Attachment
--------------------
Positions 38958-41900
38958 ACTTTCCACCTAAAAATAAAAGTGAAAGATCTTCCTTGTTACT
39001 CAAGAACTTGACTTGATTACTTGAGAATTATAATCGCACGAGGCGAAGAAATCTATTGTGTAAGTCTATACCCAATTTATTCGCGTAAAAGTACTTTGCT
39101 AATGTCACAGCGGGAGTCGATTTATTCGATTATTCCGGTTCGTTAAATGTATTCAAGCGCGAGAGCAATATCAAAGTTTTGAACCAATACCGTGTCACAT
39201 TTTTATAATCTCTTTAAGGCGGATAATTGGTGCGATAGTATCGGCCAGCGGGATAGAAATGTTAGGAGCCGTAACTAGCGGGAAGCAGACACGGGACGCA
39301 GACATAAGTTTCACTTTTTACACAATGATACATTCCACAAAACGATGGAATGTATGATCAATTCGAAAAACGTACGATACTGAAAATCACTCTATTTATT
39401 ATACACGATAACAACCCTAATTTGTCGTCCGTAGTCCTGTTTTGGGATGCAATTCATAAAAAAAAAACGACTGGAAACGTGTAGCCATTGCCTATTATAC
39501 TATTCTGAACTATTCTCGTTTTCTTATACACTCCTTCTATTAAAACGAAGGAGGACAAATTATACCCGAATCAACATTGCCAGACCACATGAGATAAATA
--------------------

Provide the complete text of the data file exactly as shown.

Positions 38958-41900
38958 ACTTTCCACCTAAAAATAAAAGTGAAAGATCTTCCTTGTTACT
39001 CAAGAACTTGACTTGATTACTTGAGAATTATAATCGCACGAGGCGAAGAAATCTATTGTGTAAGTCTATACCCAATTTATTCGCGTAAAAGTACTTTGCT
39101 AATGTCACAGCGGGAGTCGATTTATTCGATTATTCCGGTTCGTTAAATGTATTCAAGCGCGAGAGCAATATCAAAGTTTTGAACCAATACCGTGTCACAT
39201 TTTTATAATCTCTTTAAGGCGGATAATTGGTGCGATAGTATCGGCCAGCGGGATAGAAATGTTAGGAGCCGTAACTAGCGGGAAGCAGACACGGGACGCA
39301 GACATAAGTTTCACTTTTTACACAATGATACATTCCACAAAACGATGGAATGTATGATCAATTCGAAAAACGTACGATACTGAAAATCACTCTATTTATT
39401 ATACACGATAACAACCCTAATTTGTCGTCCGTAGTCCTGTTTTGGGATGCAATTCATAAAAAAAAAACGACTGGAAACGTGTAGCCATTGCCTATTATAC
39501 TATTCTGAACTATTCTCGTTTTCTTATACACTCCTTCTATTAAAACGAAGGAGGACAAATTATACCCGAATCAACATTGCCAGACCACATGAGATAAATA